- Last year the World Health Organisation (WHO) said: "In Europe, the prevalence of hepatitis C virus (HCV) infection in HIV-infected patients is particularly high - and still rising, in contrast to the rest of the world. Yet only a minority of HCV/HIV-co-infected patients is treated for their hepatitis. The compounding effect of co-infection makes the care for these patients a major challenge."

    - The largest trial so far conducted of the standard treatment for HCV in co-infected people, the APRICOT trial of pegylated interferon and ribavirin, found that it produced a Sustained Viral Response (SVR), that is, a clearance of hepatitis C from the body, in only 40% of people with HIV/HCV coinfection, and only 30% of people with genotype 1, the most common and virulent strain of HCV. This is why the best hope for most co-infected people is early access to experimental GCV drugs.

    European AIDS Treatment Group: www.eatg.org

    About the EATG.

    Founded in 1991 as a co-operative structure of people from different nationalities and communities affected by HIV in Europe the EATG is a non- profit organisation registered under German law, with its secretariat in Brussels, Belgium. Since its establishment the EATG has been at the forefront of the development of the civil society response to the HIV/AIDS epidemic in Europe. The EATG has members from 30 different European countries, who are involved in 58 local NGOs and related to 36 community networks. The mission of the EATG is to enable people with HIV or at risk of HIV infection and their advocates to provide significant input into the process of developing, testing and approving HIV treatments; to advocate for best practices of care and treatment for all persons living with HIV/AIDS; to advocate for the rapid introduction of existing and new HIV treatments; to promote the availability of appropriate information about HIV treatments for people with HIV, their health care providers, and health policy makers; to advocate for changes in legislation and patent law as well as for the medical evaluation of generic medicines; and to advocate for changes in legislation and policies affecting the health, rights and quality of life of people with HIV. In reaching its objectives the EATG has committed itself to be democratic, accountable, transparent and accessible to people living with HIV and their advocates, taking into account diversity of gender, religion, culture and beliefs. The EATG is funded with both public grants and private donations.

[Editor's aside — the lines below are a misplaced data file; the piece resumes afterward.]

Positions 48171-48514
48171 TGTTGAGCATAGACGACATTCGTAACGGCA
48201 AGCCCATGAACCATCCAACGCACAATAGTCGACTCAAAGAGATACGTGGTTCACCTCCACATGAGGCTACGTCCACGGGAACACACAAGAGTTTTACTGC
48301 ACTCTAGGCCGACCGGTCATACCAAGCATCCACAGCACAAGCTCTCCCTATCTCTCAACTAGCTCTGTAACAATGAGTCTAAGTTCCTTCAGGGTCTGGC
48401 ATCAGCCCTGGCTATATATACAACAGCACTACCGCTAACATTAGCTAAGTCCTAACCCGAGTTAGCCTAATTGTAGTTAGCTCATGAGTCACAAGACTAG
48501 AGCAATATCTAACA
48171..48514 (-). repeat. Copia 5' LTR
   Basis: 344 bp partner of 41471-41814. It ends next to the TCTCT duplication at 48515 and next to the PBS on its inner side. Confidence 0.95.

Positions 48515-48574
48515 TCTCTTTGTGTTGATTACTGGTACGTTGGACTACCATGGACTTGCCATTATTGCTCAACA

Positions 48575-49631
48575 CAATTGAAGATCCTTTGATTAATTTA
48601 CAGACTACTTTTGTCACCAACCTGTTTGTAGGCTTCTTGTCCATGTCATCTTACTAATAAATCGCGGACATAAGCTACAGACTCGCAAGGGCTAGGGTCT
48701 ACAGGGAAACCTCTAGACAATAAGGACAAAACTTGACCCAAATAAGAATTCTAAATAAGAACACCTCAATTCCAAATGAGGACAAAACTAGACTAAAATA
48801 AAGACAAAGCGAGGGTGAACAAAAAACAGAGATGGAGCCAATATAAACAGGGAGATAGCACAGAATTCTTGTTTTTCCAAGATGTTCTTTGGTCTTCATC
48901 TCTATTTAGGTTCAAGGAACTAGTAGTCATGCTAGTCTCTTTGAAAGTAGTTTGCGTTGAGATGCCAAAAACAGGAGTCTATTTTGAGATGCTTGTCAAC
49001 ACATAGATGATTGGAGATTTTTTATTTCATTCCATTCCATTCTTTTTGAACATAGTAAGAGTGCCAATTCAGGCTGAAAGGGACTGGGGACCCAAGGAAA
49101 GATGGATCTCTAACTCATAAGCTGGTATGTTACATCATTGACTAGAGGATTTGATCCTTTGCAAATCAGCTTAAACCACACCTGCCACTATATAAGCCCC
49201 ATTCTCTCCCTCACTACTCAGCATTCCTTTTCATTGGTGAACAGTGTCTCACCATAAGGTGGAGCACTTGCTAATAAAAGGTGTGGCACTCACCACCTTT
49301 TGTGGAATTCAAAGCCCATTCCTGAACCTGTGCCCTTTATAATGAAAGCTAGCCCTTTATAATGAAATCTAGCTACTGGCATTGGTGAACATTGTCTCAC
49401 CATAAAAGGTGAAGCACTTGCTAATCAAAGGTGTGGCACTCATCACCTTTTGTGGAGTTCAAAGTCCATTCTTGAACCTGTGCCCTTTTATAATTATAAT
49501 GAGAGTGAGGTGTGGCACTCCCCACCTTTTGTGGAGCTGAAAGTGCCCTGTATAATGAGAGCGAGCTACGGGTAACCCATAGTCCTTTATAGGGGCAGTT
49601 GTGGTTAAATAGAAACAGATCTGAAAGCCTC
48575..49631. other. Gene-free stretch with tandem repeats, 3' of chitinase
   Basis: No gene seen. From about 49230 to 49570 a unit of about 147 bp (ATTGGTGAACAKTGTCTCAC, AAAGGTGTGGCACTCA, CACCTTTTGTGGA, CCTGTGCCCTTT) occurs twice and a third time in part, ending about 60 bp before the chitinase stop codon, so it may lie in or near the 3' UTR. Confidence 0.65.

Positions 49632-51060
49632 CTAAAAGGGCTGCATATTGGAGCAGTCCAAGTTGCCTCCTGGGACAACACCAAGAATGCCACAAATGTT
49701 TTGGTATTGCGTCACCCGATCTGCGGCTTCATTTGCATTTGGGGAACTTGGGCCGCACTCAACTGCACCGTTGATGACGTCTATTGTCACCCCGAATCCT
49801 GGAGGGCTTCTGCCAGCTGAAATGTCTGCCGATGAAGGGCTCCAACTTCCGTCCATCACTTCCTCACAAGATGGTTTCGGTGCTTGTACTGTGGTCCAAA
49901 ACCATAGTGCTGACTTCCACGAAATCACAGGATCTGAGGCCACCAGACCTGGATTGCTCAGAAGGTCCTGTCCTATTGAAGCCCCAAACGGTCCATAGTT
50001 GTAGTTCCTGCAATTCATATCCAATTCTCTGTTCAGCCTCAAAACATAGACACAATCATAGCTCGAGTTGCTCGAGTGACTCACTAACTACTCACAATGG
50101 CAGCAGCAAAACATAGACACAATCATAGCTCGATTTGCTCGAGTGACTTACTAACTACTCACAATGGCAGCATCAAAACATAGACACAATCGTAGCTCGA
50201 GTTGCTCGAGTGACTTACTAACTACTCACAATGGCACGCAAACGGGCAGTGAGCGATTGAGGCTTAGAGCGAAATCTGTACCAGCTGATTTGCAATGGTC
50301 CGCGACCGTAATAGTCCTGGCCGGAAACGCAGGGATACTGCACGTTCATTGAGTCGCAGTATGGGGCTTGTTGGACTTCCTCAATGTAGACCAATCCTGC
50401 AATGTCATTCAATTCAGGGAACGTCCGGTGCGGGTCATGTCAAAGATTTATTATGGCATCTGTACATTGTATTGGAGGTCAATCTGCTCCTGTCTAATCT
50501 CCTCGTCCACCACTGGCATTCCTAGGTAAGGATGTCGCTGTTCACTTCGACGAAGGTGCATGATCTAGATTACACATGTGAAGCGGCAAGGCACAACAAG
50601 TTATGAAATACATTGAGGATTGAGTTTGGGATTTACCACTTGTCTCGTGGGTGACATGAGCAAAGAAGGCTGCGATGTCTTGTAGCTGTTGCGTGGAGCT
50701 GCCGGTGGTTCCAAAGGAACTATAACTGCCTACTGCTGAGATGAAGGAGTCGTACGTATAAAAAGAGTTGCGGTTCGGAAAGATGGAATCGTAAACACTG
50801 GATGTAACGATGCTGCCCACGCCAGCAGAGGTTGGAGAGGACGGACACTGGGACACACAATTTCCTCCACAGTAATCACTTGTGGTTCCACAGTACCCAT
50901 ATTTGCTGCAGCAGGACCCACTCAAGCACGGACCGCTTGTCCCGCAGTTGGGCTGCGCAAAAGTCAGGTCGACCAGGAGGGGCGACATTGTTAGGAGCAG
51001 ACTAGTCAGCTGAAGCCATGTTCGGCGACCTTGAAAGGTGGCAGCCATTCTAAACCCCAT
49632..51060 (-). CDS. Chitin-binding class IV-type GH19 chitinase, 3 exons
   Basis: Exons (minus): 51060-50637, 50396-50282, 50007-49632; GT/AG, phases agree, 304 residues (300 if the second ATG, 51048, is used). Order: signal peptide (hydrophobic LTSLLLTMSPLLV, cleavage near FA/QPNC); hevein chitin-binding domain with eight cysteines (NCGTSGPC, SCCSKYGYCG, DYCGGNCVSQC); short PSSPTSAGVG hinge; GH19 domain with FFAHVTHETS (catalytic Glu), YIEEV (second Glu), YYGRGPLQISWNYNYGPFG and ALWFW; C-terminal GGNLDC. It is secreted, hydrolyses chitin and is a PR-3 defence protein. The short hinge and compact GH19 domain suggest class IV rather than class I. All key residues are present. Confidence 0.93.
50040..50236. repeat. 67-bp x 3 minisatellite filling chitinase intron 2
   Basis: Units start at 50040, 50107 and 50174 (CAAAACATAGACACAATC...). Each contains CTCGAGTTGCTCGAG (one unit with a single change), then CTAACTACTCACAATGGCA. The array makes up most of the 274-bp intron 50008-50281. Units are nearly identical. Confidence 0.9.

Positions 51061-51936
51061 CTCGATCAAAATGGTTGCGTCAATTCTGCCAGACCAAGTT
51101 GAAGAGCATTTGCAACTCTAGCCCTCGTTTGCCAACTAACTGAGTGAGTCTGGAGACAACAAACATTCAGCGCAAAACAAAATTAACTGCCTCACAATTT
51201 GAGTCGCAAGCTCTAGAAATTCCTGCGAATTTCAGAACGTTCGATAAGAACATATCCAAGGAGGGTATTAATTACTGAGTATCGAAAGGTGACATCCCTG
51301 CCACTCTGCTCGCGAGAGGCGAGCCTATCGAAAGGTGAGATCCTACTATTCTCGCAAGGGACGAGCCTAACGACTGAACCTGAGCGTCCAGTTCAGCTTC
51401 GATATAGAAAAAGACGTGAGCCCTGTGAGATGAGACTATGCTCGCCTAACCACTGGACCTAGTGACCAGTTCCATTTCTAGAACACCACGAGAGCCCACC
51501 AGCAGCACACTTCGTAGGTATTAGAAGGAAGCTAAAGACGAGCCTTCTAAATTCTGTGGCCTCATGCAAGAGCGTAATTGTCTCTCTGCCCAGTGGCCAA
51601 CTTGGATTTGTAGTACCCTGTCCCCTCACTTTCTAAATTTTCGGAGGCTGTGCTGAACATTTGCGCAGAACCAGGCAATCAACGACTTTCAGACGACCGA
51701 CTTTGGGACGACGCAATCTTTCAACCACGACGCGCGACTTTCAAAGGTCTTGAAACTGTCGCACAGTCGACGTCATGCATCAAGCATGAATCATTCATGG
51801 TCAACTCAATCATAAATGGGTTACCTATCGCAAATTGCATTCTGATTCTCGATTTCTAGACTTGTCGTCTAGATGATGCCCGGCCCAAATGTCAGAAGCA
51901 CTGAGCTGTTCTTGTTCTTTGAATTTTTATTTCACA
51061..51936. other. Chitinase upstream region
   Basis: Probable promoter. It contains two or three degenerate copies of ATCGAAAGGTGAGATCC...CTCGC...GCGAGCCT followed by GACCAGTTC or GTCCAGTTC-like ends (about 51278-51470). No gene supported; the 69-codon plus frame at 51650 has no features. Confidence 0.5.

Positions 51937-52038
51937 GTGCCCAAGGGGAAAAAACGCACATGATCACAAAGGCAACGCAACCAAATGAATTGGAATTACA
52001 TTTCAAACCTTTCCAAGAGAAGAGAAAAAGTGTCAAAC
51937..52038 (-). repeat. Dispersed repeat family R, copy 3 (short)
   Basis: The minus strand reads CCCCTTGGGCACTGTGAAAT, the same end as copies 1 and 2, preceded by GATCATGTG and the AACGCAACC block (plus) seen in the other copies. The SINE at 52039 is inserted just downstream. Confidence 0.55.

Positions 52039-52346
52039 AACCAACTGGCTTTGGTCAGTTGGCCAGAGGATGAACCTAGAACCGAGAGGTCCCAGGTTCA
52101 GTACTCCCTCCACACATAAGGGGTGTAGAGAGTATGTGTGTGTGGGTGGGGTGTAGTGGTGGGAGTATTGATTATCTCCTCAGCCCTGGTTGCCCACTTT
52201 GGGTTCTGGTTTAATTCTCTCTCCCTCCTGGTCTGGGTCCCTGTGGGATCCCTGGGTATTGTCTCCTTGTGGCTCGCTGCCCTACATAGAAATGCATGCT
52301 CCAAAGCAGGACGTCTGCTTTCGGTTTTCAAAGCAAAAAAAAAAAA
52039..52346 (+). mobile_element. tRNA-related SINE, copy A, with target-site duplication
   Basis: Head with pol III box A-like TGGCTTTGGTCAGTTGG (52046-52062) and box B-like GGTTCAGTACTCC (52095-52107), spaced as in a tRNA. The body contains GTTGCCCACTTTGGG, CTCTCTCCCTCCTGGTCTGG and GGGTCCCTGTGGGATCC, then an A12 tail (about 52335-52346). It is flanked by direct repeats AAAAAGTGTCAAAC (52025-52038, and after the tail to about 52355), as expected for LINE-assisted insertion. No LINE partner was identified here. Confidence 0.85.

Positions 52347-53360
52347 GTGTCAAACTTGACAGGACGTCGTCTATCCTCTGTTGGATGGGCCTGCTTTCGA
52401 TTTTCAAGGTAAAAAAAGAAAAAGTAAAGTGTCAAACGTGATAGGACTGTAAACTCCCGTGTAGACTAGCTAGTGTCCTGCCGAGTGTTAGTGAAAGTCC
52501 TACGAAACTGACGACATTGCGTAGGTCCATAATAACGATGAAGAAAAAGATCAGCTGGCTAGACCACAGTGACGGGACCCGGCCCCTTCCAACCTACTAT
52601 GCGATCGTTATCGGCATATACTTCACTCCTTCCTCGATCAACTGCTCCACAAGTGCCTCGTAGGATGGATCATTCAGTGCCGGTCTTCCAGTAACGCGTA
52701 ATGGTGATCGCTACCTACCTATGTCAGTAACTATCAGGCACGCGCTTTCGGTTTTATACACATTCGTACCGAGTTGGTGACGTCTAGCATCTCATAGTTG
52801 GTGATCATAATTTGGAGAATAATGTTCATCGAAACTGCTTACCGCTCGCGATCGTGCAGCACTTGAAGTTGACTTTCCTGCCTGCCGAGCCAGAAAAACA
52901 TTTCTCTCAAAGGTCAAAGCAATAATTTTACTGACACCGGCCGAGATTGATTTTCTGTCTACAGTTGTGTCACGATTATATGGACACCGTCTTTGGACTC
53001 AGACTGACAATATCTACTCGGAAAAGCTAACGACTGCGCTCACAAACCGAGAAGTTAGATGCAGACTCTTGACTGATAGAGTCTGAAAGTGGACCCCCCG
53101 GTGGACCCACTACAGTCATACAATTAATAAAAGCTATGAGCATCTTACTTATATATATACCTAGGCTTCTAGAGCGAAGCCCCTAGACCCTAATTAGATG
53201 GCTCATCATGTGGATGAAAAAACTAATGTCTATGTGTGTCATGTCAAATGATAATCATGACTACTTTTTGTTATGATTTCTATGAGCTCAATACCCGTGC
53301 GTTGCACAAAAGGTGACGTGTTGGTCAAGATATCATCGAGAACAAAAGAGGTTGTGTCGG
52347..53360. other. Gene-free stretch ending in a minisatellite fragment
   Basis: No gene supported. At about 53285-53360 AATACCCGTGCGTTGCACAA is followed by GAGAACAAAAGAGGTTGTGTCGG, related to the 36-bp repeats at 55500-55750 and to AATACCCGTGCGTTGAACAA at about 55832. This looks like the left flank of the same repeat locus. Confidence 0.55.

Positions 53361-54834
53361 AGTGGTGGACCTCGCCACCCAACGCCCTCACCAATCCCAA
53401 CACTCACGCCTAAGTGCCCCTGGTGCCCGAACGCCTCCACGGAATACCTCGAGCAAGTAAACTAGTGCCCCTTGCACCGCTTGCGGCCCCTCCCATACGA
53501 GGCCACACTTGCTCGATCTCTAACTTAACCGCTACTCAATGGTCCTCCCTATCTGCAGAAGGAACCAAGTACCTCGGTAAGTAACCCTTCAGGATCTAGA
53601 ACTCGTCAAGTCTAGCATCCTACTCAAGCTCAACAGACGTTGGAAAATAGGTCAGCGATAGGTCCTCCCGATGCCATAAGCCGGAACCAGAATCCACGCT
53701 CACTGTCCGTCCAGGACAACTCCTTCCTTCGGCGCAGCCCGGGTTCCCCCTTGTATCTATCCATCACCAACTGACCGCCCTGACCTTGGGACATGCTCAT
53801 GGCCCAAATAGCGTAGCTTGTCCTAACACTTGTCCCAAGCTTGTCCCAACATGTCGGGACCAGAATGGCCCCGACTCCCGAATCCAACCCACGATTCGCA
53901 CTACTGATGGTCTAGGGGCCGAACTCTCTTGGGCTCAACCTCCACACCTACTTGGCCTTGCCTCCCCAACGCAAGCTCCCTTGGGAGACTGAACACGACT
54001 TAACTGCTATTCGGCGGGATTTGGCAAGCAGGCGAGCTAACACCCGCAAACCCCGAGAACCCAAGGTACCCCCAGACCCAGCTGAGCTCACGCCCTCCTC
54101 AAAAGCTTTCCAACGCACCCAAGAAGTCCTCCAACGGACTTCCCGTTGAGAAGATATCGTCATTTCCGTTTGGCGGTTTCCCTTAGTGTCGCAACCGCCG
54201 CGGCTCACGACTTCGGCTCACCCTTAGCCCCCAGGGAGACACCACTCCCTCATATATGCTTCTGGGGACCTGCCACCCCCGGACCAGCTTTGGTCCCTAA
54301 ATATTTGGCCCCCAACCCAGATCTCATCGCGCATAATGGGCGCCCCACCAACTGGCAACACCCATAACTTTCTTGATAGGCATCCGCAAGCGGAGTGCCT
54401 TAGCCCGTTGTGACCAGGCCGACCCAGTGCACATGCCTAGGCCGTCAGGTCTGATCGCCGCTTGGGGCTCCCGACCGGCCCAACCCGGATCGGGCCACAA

ots Originaltext: European Aids Treatment Group
Im Internet recherchierbar: http://www.presseportal.ch

Contact:
For more information please contact Joan Tallada at joan@gtt-vih.org
or Tracy Swan at tracyswan@verizon.net. Tel: +32-2644-4210